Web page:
After years of economic decline, due primarily to the demise of Weirton Steel, the city of Weirton may be ready for a period of substantial growth. Gaining more control over their own destiny through the state's home rule program could help city officials make that happen.
Among topics Mayor George Kondik plans to discuss in his annual State of the City speech Wednesday is the home rule proposal. City Council members held a work session on home rule Monday night.
Home rule is the name given to a pilot program by the state that allows municipalities to take certain actions normally not permissible under West Virginia law. Among communities involved in the concept for the past few years has been Wheeling, where officials are enthusiastic about home rule.
In Wheeling, home rule authority has allowed the city to streamline business regulations, alter its tax structure and take meaningful action regarding dilapidated buildings.
As yet, Weirton officials are only in the discussion stage of applying to the state for home rule status. Precisely what types of local authority they may seek has not been decided.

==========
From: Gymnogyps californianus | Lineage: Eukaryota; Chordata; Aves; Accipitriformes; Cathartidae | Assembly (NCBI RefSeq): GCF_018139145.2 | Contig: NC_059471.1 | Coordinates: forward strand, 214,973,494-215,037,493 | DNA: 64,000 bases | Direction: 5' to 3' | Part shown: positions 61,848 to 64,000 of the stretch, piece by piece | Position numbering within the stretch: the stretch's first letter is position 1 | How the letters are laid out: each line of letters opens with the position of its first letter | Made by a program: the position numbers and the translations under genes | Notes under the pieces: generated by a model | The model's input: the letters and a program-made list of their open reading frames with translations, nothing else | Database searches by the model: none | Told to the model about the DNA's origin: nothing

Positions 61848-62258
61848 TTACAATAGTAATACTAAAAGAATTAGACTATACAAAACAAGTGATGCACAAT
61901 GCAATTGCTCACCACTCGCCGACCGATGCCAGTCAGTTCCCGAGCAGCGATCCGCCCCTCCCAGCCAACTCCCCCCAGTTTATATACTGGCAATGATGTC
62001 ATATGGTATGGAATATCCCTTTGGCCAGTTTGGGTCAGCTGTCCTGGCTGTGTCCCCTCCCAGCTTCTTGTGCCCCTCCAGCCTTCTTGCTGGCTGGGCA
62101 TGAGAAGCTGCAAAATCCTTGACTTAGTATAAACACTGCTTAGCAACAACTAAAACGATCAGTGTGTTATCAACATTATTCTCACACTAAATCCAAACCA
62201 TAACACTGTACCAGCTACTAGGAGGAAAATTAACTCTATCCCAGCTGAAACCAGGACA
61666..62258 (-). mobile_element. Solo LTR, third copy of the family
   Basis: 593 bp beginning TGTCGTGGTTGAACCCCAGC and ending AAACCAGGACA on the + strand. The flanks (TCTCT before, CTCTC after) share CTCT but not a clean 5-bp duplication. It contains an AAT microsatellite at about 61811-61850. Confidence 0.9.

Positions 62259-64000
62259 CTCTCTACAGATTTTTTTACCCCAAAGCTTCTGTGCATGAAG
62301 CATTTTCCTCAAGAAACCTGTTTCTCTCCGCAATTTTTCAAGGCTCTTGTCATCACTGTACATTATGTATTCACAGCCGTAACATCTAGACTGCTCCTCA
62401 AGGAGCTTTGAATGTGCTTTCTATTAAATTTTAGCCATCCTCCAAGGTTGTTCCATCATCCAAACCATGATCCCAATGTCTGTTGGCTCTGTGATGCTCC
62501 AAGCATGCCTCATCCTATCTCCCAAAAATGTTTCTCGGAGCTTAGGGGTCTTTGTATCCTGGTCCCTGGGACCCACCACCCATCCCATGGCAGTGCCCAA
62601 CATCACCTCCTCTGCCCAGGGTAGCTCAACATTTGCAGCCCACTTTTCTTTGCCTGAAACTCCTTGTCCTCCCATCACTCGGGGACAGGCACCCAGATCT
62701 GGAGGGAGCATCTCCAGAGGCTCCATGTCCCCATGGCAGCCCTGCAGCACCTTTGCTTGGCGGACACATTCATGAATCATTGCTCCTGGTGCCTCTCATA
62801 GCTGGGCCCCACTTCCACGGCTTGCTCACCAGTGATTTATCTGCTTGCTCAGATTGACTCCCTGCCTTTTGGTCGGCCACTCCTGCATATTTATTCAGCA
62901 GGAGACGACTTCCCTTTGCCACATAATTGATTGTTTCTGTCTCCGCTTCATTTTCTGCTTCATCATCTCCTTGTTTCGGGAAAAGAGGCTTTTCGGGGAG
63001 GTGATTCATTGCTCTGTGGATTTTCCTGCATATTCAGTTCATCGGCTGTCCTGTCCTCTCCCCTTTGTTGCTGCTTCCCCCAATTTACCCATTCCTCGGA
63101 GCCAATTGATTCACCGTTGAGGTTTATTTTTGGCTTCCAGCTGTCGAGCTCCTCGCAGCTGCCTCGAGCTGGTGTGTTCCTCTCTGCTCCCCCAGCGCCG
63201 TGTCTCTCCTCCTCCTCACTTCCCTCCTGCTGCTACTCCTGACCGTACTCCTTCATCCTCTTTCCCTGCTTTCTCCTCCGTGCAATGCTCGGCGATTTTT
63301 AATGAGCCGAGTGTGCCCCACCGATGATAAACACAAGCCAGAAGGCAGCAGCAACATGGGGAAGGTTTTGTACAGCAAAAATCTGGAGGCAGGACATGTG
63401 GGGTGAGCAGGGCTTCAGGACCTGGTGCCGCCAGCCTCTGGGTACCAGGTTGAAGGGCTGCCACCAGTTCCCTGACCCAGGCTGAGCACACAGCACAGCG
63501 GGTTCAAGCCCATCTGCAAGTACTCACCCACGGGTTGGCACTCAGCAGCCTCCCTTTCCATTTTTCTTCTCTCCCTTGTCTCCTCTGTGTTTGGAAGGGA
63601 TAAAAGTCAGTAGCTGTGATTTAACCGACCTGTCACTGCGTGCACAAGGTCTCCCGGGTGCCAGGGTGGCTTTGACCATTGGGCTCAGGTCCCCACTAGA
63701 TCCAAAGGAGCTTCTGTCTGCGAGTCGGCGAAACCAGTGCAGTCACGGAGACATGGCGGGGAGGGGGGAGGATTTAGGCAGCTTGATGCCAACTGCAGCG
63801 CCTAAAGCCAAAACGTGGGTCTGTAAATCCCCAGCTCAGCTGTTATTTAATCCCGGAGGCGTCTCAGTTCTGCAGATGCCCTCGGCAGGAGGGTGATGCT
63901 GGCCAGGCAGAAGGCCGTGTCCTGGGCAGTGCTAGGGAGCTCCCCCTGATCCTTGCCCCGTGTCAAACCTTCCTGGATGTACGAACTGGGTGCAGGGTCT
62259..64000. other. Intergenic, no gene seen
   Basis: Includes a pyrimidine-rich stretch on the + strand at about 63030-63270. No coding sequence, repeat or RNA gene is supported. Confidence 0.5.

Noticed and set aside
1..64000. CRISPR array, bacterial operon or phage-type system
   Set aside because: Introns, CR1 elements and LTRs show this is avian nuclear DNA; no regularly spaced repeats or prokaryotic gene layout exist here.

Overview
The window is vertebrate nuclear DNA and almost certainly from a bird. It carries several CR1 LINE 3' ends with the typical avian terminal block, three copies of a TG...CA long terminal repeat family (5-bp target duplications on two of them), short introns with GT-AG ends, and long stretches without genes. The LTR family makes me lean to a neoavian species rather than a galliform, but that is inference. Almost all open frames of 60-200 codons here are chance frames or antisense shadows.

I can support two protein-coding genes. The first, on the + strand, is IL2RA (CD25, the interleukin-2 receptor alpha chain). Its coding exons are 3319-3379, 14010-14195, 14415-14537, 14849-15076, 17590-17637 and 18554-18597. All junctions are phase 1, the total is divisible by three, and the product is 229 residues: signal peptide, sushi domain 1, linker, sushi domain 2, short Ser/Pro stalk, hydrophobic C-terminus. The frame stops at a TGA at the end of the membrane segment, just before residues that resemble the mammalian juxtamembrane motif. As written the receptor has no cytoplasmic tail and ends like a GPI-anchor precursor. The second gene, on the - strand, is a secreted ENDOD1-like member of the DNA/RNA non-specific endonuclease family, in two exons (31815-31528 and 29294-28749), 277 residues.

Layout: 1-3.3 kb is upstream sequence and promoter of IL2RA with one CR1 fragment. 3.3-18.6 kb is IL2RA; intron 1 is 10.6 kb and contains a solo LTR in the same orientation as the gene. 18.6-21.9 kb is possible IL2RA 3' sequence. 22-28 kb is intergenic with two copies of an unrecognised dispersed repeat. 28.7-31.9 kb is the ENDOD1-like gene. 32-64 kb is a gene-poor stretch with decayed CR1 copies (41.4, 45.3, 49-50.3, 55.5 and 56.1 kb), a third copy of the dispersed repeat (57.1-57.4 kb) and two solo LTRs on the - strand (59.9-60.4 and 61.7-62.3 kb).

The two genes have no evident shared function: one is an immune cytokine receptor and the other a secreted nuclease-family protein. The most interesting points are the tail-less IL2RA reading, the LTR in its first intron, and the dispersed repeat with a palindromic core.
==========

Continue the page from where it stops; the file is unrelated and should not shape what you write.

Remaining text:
Clearly, however, Weirton is recovering from years of stagnation. Though its population continues to decline, the trend seems to have decelerated. The city has about 19,503 residents, according to the U.S. Census Bureau, down from 22,124 in 1990.
Unemployment remains slightly higher - at 8.2 percent - than the state average of 7.9 percent. But there is good news: According to the Census Bureau, Weirton's per capita income, at $25,696, is more than $3,200 higher than the state average.
Kondik told a reporter recently that Weirton is "beginning to turn a corner." It certainly appears so.
Obtaining home rule authority could allow city leaders to move that process along at a faster pace. With input from local residents and business leaders, Weirton should apply for home rule as soon as possible.